Once I established it as a habit it was very interesting to see what I put in there for goals and positive outlooks. An important detail to note is that during the time [Spring 2015] I was using it school ended for my kids, and both my wife and I tweaked our back (separately) and started going to physical therapy. This period was tough as health issues often are – I would feel better and then she would feel worse, and all the kids being around didn’t always help either of us rest. You can see this impatience reflected in the journal, but the question format forced me to think smaller about it.

Rather than just being down about my back I would say things to it like “What would make a good day?” and I would put stuff like My back is the same, and my wife’s is a little better and I would have to say that to myself a few times – define the day-by-day by that criteria.  At night I would have to write that, in fact, our backs were the same or a little better and forced myself to define the day as a win.


I could see this tool helping you to change the way you think slowly over time, especially with large goals. If you are looking to get into college telling yourself a few more times a day will not hurt you and will help you stay focused on that goal. And the “end of the day” items were very interesting – you dream about things you are worried or anxious or have just thought about, so a positive reflection on your day is and effective routine before you go to bed. It simply works.

I struggled to know what to put in the “Daily Affirmations” box. Struggling to figure out what I would put there made me end up putting a goal in there “working towards X” or a reminder of a core strength “good at coming up with ideas”. I never knew that a small book could turn me into Stuart Smalley but here we were.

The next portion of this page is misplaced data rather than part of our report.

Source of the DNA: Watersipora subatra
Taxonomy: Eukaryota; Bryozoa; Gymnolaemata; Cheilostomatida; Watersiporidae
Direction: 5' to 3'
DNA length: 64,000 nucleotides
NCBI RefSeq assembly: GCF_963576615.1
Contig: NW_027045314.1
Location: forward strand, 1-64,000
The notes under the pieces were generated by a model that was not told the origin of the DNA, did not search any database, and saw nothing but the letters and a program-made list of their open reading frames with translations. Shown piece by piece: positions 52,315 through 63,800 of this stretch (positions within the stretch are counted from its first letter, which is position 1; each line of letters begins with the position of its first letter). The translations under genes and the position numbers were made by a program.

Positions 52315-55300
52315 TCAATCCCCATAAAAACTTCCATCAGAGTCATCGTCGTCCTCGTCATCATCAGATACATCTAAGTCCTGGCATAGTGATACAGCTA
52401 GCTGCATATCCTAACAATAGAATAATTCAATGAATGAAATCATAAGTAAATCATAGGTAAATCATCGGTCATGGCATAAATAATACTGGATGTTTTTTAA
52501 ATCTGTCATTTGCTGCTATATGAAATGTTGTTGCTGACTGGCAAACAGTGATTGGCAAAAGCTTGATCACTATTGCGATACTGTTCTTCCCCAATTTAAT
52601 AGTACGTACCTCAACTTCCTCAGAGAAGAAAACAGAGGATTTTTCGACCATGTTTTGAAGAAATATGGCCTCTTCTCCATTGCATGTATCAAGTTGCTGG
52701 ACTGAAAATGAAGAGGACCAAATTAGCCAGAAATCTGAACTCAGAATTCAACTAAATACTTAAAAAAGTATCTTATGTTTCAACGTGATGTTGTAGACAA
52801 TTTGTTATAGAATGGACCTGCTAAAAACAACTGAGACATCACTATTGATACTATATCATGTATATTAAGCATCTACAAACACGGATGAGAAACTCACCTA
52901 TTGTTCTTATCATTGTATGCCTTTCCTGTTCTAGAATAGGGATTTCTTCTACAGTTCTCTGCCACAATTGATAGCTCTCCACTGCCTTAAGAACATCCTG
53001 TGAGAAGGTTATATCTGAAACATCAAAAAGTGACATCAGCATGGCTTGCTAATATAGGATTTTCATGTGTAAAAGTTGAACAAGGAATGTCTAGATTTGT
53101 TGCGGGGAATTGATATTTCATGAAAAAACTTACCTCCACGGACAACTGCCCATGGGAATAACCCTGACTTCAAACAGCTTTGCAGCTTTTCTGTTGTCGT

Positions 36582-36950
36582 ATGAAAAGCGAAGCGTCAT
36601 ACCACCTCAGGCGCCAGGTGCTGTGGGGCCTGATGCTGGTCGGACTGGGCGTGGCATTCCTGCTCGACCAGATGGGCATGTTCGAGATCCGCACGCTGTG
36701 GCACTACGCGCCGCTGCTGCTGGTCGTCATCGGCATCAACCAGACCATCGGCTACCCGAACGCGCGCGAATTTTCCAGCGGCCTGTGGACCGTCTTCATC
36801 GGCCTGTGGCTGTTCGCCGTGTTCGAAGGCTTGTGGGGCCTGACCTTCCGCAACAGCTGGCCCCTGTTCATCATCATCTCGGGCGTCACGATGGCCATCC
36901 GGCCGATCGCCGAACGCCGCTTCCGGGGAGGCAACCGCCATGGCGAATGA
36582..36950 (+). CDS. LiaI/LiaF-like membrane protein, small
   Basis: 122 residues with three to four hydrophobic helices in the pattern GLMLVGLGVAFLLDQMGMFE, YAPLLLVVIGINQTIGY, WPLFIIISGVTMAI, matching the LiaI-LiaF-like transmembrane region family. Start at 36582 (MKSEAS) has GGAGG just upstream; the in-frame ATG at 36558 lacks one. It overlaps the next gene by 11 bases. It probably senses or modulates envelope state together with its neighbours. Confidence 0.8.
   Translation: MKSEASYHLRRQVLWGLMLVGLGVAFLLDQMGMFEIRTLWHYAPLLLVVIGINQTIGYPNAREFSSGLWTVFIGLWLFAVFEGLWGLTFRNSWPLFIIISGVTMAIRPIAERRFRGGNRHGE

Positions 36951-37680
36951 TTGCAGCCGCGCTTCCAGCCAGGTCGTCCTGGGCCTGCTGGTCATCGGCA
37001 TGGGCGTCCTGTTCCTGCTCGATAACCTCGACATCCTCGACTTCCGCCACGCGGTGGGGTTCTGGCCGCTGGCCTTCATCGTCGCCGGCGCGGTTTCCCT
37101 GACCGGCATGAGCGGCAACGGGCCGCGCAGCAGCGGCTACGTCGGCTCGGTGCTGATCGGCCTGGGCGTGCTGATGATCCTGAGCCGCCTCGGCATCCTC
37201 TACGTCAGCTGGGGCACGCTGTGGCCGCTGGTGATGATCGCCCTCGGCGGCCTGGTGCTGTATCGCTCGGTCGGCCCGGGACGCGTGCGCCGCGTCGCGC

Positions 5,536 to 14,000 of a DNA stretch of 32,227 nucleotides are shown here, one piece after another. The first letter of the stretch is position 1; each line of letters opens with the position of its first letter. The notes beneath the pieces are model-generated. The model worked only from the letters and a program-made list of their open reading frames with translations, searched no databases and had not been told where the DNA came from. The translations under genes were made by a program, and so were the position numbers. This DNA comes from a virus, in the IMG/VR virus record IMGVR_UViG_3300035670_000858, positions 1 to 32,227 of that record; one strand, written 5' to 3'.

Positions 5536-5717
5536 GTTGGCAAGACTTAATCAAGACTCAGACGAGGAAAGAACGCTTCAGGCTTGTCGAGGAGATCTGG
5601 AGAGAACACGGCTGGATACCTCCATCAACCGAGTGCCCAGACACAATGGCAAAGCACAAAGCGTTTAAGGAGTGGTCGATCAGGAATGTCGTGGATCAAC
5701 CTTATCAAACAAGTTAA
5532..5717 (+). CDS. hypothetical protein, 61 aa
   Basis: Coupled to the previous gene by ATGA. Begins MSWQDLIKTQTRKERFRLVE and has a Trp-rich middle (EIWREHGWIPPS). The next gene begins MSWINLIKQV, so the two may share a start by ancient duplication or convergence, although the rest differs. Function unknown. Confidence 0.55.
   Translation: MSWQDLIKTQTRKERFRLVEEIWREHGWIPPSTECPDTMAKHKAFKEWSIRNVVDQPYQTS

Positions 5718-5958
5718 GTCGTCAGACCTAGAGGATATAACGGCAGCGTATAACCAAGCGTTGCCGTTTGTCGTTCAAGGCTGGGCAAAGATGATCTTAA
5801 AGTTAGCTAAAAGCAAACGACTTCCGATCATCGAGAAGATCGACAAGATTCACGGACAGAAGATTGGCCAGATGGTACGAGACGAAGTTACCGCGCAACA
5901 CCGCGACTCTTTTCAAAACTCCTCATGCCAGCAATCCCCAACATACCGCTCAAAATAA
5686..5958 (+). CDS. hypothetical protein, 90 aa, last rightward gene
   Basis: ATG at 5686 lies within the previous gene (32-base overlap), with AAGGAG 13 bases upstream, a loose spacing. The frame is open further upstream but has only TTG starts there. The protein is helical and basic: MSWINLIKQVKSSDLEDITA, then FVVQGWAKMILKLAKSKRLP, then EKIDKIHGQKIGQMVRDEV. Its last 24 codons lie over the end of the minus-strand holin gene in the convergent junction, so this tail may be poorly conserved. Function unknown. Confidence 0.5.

Another thing that is obvious but made me feel good is that the before-bed ritual served as a way to remember good things that happened. One of my implicit life goals is to hold my temper and be patient with my children. They do not share this goal, but I found myself simply writing down “did not yell at kids” or “good day with kids” or “0 tantrums from anyone” day after day let me see the wins. And reminding yourself that things are overall going pretty well is a very powerful idea. The real revelation with this journal is that there were times when I wrote things I never would have expected like “nice sunset tonight”.

Chaos-Proof Your Marriage with Monkeys

The best thing that happened to our marriage is my wife getting so sick that she couldn’t walk down the stairs more than a few times a week. She was pregnant with twins and was having a side-effect of having hives all day and feeling sick. We saw a large number of doctors about it and learned how all of them looked when they had no idea what to do.

She was upstairs for seven months (the whole of the pregnancy), and I had two daughters to take care of: get to school, feed, clothe, argue with, etc. I did this in my standard fashion for a few weeks, and then things started to fall over.

First, we ran out of milk. Then ketchup. Running out of ketchup is like a methadone clinic running out of methadone. Then toilet paper.  The girls wanted to talk to me about things that I didn’t normally talk to them about.  The house needed to be cleaned.  The fridge and pantry became empty at a disturbing rate.

Also, I started to notice that I didn’t have anyone to back me up. I had to read and sign all the kid’s papers and clean out the van every few weeks, answer *all* of the mail, go to parent/teacher conferences, and have sad, hard conversations with kids that wanted to talk.

I was a single Dad during this time, and it made me a much better parent. Before my wife got sick I was a “bench player” and she was the star when it came to running the household and taking care of the kids. I backed her up and provided all the help I thought I could give, but I stopped short of full and complete responsibility for those areas. That stunk.